New research reveals six factors that can determine the success of SMEs recovering post-COVID. These include regular training, an openness to innovation,?and a clear vision.
Business bank,?Allica Bank?has combined data and insight from over?1,000?UK SMEs with a multiple regression analysis to determine what factors?most closely aligned with an SMEs? chances of?success?and?separated the highest-performing businesses from their peers.?These ?rules for success? have been compiled?from the research data?to?support?British businesses?as they look to?chart a course?to post-Covid?recovery.?All small businesses are different,?as are all small business owners,?but one trait they share is?an innovative?resilience.?Whilst the coming months and years will undoubtedly continue to present extreme challenges, there is no doubt that small and medium sized businesses across the UK will rise to meet them head on,”?Chris Weller, chief commercial officer, Allica Bank, said.
The six?top-line?rules?emphasised by the data were:
Rule 1:?SMEs should regularly?train?staff
Of the top-performing businesses analysed, 47% provided training for employees at least on a quarterly basis, compared to just 32% of other businesses.?Regular employee training was linked closely to success by the model.
Despite this, many small businesses have neglected?training?and nearly half (46%) of the small businesses analysed?only?provide training for employees about once a year or less often. This included?15% that never provide employer-funded training. This discrepancy could represent a significant opportunity for small businesses to unlock the potential of their employees and?thrive in the post-Covid?economy.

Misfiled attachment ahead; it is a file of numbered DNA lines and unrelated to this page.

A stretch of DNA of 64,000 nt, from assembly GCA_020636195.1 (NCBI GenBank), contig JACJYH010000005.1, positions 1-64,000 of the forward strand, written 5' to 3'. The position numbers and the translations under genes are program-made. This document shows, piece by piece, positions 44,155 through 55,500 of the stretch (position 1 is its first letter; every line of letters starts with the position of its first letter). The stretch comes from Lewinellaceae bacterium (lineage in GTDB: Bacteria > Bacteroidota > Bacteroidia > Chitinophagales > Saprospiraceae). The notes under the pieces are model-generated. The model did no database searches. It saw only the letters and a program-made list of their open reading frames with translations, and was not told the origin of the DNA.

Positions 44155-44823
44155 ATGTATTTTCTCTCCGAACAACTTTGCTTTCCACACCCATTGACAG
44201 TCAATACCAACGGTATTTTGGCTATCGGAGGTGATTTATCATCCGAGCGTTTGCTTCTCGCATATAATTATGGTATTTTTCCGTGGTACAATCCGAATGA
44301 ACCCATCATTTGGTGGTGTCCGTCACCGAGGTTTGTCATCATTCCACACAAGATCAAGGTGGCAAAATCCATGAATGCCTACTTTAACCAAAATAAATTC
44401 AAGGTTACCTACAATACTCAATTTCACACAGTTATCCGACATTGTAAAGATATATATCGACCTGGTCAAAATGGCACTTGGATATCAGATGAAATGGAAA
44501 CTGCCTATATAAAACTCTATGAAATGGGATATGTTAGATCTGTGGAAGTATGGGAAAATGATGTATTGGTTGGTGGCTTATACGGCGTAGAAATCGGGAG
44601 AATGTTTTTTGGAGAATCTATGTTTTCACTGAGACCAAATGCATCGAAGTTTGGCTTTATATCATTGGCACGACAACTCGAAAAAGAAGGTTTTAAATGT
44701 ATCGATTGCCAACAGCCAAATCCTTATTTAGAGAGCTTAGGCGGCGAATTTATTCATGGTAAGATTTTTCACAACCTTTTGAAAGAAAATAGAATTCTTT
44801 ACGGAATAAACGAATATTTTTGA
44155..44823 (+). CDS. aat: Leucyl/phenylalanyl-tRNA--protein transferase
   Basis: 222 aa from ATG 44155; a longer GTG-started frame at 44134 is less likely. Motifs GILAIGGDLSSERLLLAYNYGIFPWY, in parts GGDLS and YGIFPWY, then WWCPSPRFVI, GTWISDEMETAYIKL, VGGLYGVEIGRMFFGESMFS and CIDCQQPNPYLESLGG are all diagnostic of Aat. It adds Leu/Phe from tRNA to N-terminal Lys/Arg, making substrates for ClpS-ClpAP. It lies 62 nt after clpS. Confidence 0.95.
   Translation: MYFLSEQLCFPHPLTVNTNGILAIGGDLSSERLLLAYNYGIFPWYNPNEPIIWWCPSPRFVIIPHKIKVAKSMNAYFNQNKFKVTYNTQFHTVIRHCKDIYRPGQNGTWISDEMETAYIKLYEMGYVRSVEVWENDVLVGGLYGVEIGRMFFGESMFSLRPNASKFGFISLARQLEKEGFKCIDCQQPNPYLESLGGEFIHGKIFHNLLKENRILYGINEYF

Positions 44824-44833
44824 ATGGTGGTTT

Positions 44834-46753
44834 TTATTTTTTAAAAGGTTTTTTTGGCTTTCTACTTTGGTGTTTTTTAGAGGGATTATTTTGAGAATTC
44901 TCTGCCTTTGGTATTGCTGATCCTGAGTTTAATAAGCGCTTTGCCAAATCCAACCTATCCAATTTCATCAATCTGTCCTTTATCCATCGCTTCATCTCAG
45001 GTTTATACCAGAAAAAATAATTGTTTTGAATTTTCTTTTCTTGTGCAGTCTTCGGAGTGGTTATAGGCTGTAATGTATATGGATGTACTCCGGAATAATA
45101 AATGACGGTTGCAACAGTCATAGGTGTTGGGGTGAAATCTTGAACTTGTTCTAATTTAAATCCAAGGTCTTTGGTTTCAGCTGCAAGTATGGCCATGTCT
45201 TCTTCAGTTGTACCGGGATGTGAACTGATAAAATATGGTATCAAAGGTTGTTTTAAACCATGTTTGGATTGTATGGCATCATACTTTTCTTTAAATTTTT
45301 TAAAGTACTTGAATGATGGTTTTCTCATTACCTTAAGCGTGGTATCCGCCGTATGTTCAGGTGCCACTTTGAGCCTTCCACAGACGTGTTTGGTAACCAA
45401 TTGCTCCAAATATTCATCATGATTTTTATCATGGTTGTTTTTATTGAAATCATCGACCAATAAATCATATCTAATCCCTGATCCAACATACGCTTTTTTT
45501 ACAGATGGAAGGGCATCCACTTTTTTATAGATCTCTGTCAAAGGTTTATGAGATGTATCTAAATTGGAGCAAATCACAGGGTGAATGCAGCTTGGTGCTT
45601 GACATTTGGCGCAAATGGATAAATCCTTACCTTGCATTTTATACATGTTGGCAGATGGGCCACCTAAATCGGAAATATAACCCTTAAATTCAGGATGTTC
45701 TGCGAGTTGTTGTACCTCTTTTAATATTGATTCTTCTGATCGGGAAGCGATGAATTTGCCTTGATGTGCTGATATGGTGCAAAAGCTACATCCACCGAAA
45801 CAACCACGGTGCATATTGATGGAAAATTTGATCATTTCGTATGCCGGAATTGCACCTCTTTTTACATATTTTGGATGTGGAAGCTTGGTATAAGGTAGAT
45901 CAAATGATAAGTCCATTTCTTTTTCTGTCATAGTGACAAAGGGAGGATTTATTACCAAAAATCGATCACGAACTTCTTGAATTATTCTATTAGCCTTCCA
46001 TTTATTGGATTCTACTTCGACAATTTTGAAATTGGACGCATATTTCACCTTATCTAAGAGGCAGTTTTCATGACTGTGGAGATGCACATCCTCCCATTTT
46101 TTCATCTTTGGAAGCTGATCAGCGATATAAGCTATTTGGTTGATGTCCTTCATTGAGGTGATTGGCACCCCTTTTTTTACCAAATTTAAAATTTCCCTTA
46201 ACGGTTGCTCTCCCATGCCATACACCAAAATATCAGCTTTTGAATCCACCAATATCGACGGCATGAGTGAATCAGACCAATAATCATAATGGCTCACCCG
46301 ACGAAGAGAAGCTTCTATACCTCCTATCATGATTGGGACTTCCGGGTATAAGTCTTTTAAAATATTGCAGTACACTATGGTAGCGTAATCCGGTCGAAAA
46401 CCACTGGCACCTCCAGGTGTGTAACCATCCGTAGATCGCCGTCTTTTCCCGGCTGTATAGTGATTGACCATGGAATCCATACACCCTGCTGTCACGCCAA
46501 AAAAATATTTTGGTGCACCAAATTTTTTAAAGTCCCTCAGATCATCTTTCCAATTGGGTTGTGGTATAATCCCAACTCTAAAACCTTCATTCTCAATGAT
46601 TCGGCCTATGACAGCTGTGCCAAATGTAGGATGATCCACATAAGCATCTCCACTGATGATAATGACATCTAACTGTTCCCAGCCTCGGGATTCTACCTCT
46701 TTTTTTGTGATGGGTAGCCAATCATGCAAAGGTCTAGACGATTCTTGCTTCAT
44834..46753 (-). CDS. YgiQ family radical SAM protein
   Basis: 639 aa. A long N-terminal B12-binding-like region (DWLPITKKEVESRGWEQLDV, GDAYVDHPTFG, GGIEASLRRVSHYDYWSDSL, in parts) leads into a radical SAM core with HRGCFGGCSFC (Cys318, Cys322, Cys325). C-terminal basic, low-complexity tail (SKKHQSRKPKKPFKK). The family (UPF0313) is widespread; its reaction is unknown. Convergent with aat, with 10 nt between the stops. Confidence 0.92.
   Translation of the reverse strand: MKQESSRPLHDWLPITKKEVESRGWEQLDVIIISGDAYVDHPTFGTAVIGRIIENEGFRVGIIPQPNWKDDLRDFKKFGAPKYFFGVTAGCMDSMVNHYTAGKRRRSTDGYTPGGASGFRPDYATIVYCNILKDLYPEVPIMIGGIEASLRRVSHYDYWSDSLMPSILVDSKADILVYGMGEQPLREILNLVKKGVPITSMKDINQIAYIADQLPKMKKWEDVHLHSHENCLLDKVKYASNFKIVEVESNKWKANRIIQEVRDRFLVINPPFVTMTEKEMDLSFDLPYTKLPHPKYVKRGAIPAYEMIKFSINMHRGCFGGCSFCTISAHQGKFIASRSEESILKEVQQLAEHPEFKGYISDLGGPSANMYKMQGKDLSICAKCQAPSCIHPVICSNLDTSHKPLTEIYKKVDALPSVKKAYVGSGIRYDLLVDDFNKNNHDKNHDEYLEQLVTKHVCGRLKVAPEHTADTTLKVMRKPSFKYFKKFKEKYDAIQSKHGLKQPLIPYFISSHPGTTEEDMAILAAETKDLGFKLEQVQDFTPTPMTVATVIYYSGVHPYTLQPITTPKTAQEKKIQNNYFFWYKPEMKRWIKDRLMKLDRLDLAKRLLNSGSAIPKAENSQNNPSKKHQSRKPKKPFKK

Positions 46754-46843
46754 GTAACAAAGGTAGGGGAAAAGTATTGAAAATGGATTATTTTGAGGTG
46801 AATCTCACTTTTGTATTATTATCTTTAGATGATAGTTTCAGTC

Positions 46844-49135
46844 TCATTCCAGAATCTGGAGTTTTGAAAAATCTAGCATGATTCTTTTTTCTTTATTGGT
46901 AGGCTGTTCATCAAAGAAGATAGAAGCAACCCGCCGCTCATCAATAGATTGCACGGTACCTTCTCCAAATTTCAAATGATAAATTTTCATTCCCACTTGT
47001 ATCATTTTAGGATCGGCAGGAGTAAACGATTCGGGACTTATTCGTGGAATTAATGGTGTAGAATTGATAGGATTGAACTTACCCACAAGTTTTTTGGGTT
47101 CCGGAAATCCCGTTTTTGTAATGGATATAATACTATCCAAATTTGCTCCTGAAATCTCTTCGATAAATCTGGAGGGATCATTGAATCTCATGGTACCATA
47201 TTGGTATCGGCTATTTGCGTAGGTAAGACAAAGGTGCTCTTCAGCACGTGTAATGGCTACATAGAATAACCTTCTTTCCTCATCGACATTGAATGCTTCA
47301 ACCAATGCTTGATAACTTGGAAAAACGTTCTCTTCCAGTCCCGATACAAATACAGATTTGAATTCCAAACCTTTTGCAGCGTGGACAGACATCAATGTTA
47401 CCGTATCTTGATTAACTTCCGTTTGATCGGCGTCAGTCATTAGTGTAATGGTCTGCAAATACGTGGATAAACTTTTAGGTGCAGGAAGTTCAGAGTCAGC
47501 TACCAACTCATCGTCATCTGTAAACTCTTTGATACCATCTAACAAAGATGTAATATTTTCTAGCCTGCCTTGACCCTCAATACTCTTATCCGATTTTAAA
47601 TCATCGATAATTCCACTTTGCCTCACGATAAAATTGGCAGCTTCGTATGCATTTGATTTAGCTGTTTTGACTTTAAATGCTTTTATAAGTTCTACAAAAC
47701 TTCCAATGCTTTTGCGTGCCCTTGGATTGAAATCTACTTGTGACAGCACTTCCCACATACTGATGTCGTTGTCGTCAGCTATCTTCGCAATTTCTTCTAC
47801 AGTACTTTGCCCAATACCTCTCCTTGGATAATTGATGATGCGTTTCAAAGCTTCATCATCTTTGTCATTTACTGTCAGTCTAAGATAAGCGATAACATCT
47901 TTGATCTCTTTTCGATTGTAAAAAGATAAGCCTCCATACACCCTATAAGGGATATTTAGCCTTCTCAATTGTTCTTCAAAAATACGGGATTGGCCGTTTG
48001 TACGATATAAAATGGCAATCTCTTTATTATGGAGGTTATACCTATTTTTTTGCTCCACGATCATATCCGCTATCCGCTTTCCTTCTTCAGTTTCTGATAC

Rule 2:?SMEs need to focus on innovation and technology
Looking again to the best performing businesses, 76% were found to either continually (39%) or often (37%) be considering new opportunities for technology in their business.?This is compared to only 51% for businesses considered to be outside of the top ranks, out of which only 27% admitted to continually looking for new technology opportunities.
Rule 3:?Small business must have a formal, long-term vision
Nearly two thirds (66%) of the most successful businesses in the survey had a formal, long-term vision, compared to just 50% of businesses outside the top 100.?Looking to the businesses that scored the lowest on the SME Performance index, only 37% claimed to have a formal, long-term vision.
Rule 4:?SMEs should broaden?their?customer reach and find new markets
Of the top-performing businesses, 65% of these have overseas customers compared to just 40% of the worst performing businesses.?Among?the best performing SMEs, over a third (34%) identified international expansion as one of the top three drivers for their success.
Rule 5:?SMEs need to develop reinvestment plans
22% of the best performing SMEs reinvested some of their profits into the business in the past three years with an average 9% of profits being redeployed. Tellingly, this is nearly double what other businesses admit to reinvesting in their business (5%).
Rule 6:?SMEs should engage with local?business organisations and networks
Of the top 100 SMEs, 30% had obtained external credit to expand over the past three years (compared to 24% of other businesses).?Meanwhile, only 16% of all other SMEs had engaged with local enterprise partnerships or growth hubs in the past three years (compared to 23% of the top 100 SMEs).The full report?identifies six?behaviours for small and medium businesses to follow, to maximise their chances of a successful COVID recovery. You can read more about it here.
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